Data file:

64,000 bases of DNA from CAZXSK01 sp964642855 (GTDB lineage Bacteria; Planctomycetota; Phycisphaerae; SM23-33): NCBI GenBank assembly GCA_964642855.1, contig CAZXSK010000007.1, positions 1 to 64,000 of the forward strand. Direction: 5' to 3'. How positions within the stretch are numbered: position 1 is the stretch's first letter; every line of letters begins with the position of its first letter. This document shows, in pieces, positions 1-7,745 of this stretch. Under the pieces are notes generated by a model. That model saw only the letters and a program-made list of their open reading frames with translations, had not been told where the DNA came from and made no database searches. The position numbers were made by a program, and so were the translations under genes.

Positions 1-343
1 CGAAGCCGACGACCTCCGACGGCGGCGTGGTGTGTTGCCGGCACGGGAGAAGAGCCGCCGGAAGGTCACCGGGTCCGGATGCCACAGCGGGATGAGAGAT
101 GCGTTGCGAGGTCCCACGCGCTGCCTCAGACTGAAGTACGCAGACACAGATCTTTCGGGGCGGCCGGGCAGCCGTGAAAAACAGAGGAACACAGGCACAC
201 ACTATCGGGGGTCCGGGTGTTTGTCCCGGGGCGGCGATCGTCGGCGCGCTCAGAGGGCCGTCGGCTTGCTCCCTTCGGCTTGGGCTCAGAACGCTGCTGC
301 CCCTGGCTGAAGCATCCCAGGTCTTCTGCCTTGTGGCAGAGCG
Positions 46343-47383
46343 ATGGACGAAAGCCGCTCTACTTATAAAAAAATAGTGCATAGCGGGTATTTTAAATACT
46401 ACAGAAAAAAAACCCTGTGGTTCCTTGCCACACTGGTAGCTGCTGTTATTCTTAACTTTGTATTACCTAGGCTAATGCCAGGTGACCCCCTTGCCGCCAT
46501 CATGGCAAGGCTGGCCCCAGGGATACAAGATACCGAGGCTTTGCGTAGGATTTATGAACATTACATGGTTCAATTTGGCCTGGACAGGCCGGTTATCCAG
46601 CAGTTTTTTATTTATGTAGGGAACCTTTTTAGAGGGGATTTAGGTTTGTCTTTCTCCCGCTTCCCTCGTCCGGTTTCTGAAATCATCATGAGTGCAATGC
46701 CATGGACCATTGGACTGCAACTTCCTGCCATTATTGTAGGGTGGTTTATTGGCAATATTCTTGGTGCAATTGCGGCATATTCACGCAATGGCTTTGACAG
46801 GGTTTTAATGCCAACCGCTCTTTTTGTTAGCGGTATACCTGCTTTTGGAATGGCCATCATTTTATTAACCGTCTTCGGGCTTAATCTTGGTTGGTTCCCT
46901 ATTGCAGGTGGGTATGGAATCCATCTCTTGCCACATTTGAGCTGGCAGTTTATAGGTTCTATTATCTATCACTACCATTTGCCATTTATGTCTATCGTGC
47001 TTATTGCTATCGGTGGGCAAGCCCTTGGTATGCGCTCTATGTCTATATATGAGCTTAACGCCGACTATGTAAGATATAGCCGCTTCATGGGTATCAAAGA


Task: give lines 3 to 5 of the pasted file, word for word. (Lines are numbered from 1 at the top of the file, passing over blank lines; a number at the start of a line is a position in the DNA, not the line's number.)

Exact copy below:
1 CGAAGCCGACGACCTCCGACGGCGGCGTGGTGTGTTGCCGGCACGGGAGAAGAGCCGCCGGAAGGTCACCGGGTCCGGATGCCACAGCGGGATGAGAGAT
101 GCGTTGCGAGGTCCCACGCGCTGCCTCAGACTGAAGTACGCAGACACAGATCTTTCGGGGCGGCCGGGCAGCCGTGAAAAACAGAGGAACACAGGCACAC
201 ACTATCGGGGGTCCGGGTGTTTGTCCCGGGGCGGCGATCGTCGGCGCGCTCAGAGGGCCGTCGGCTTGCTCCCTTCGGCTTGGGCTCAGAACGCTGCTGC